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Taking Responsibility for Our Brothers & Sisters in Ukraine

I am writing this note on the 14th yahrzeit of the founder of Aish, Rabbi Noach Weinberg, of blessed memory. While we have many memorials and tributes planned, the greatest legacy for Rav Noach is in the power of his students who continue to lead the way around the world. Rav Noach taught us all the meaning of the word “responsibility.” We are honored and proud to continue “taking responsibility” for the physical and spiritual well-being of our brothers and sisters. 


It is within this spirit that I relate to you the details of my most recent trip to Kyiv, Ukraine. When I accepted the invitation of the Ukrainian Chief Rabbi Moshe Reuven Azman to visit, I didn’t really process the magnitude of the trip. All I really considered was that there were Jews who needed to know that we had not forgotten them.

As there are no working airports in Ukraine, I arrived in Kyiv last Wednesday after an eight hour car ride. As I checked into my hotel, I was assured that there was a backup generator on the premises in case the power went out. I was also told that there was a serious curfew from 11pm until 5am so I shouldn’t leave my room. Sure enough, I looked out my window shortly after 11 to find the city deserted.

Thursday morning we were ready to start the day by visiting Anatevka, the Jewish village outside Kyiv where Rabbi Azman built a beautiful school. While there, we would help pack boxes of food to be delivered to Jews around Kyiv. Suddenly I received an alert on my newly installed app that there were Russian missiles heading towards Kyiv. So we headed down to the basement of the shul and our departure was pushed off for a few hours.

After the ‘all clear,’ and eleven reported Ukrainian deaths from the missiles, we set out to Anatevka. The operation that Rabbi Azman built to feed so many Jews remaining in Kyiv is extremely moving. They are delivering 35,000 boxes a month. I urge all of you to donate to their cause.

I was blessed to deliver quite a number of boxes to Jewish homes and meet the most amazing people. I met three Holocaust survivors who compared fleeing the Nazis to their current situation. It was heartbreaking. One woman told me that her whole life she felt that being Jewish was a burden. Now that the war had come and she was benefiting first hand from the Jewish community, she told me she has never been more proud to be a Jew. 

We also toured Irpin, a city just outside of Kyiv. We saw the destruction and devastation first hand; bombed out buildings and cars that had been shot up were everywhere. There was a Jewish orphanage which was evacuated one day before the city fell. Overpasses were blown up to prevent enemy tanks from rolling into Kyiv. There were checkpoints everywhere. It became apparent to me how close Kyiv had come to being captured.

On Friday, which was International Holocaust Remembrance Day, Rabbi Azman coordinated a memorial service at Babi Yar, the site of the massacre of tens of thousands of Jews. The site is a ravine on the outskirts of Kyiv where the Nazis butchered the local Jews. As President Volodymyr Zelensky was set to attend, the security was extremely tight. Only a handful of rabbis and about two dozen ambassadors were permitted to join the ceremony. We all received candles to place at the memorial and were instructed how the ceremony was to be conducted.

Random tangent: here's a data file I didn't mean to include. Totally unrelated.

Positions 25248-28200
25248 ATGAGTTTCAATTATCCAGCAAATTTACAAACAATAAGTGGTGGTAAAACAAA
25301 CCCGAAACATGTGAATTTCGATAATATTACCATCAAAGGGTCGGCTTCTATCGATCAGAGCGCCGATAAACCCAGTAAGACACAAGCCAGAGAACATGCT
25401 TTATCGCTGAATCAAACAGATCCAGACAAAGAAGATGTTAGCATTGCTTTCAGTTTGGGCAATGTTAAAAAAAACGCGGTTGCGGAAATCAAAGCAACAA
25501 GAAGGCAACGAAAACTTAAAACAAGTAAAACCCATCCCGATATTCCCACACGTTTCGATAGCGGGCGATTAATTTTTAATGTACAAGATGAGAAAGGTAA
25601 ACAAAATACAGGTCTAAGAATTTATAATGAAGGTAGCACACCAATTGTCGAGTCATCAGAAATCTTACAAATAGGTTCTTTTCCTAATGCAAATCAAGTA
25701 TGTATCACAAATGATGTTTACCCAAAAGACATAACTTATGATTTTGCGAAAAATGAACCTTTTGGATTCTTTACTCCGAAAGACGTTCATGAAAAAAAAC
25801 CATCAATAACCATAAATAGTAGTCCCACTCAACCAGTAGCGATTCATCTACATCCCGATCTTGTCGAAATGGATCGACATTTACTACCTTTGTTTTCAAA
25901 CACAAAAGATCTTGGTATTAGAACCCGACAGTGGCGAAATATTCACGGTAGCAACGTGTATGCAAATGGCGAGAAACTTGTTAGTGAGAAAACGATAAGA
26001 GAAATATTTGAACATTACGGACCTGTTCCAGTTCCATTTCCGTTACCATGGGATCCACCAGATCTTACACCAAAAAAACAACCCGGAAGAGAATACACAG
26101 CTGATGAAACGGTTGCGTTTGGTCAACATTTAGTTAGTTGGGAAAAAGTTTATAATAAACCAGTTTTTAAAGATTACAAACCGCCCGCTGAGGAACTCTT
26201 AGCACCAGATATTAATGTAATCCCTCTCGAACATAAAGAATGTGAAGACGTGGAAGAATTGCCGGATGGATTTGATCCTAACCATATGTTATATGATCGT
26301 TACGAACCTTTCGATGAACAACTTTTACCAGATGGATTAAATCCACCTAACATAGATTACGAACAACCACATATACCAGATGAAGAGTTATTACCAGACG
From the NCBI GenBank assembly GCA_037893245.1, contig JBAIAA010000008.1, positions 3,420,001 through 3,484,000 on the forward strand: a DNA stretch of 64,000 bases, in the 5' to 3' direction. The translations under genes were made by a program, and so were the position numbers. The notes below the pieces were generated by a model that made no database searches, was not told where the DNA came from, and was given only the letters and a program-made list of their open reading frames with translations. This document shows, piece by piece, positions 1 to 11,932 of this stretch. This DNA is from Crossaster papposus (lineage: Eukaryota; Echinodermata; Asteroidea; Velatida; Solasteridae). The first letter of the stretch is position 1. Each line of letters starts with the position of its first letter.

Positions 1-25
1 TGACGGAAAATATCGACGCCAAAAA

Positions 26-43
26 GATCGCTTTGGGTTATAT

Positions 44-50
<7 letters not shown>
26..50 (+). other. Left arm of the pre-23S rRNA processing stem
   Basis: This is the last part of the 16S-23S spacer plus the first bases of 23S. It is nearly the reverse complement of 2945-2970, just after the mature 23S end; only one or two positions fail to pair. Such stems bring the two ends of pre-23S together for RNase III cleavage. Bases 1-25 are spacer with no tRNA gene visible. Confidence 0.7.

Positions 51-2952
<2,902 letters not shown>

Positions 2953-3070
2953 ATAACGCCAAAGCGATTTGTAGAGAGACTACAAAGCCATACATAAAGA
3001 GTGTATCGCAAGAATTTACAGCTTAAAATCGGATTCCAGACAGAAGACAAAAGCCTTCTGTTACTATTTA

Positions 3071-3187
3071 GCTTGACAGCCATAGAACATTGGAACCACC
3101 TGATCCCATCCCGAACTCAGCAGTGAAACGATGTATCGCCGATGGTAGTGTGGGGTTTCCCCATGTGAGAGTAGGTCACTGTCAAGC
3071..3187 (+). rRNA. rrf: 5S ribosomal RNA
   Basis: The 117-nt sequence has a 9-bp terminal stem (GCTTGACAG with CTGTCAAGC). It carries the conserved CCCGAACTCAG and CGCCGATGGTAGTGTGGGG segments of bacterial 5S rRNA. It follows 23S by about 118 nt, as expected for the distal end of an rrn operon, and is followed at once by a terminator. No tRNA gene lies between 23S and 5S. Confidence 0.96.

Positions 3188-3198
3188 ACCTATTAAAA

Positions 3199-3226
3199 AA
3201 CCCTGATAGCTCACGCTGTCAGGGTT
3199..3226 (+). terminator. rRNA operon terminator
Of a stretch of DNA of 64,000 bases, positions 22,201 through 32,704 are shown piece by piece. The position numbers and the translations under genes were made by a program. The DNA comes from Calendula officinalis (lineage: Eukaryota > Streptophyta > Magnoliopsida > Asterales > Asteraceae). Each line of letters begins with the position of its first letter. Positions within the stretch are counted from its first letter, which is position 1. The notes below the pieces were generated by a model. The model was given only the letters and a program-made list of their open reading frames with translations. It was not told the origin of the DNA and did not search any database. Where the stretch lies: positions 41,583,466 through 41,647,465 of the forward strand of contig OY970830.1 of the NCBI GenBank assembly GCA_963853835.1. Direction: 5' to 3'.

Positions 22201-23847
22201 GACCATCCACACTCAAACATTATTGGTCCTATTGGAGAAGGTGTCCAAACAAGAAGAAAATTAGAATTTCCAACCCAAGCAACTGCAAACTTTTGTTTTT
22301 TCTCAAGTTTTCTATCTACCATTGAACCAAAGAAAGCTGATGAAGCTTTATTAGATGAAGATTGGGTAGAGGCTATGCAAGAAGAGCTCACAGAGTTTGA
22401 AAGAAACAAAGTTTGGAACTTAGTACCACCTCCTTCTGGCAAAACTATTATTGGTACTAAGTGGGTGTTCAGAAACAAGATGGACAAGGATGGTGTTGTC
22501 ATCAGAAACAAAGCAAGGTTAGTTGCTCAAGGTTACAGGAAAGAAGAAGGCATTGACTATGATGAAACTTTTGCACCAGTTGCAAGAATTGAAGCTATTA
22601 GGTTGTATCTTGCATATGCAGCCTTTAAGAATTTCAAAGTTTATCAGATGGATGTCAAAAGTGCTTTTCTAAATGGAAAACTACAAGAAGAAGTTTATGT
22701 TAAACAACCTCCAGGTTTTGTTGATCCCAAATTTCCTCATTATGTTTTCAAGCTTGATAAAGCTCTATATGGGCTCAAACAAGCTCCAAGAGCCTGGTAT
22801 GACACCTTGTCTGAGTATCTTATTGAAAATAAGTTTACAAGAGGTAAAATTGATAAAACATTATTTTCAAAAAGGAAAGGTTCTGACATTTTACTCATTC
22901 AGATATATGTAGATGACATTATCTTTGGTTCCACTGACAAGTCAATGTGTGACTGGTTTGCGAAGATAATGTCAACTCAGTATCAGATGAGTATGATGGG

After the brief service, President Zelensky came over and spoke to us. What stood out to me was how tired he looked. I had a chance to speak with a number of ambassadors to learn how their nations were dealing with the war. I spent time connecting with US Ambassador Bridget Brink especially over the fact that we both had lived in Michigan. We then headed back to Rabbi Azman’s synagogue for Shabbat.

There was a terrific spirit over Shabbat. I truly enjoyed spending time with the community and getting to know the parishioners. I felt blessed to share many words of Jewish wisdom with the congregation. I am especially grateful to Rabbi Azman’s son, Rabbi Yossi Azman and his son-in-law, Chaim Klimovitsky, who made my trip so meaningful.

On a personal level there were so many takeaways from my trip. At the end of the day, we must always be there for each other. Rabbi Azman was making sure each and every Jew was being cared for no matter their needs. He had organized many bus loads of Jews who fled the war. Yet, he remained to care for whoever stayed behind. That is a sign of a true leader. He did not judge anyone in their decision to stay or go. He just made sure they had the resources to do what was needed. I truly look to Rabbi Azman as a Jewish hero and feel blessed to now consider him a close friend. I urge all of you to pay attention to the conflict as so many of our brothers and sisters are caught up on both sides. I urge you to contribute to help the Jews of Ukraine get the food they need to survive. Mostly, I feel blessed to have been able to go as your representative to tell the Jews of Kyiv that the Aish family has not forgotten them. 

I do not believe it was a coincidence that I went a few days before Rav Noach’s yahrzeit. His rallying call of taking responsibility for the Jewish people must always spur us to be there for each other.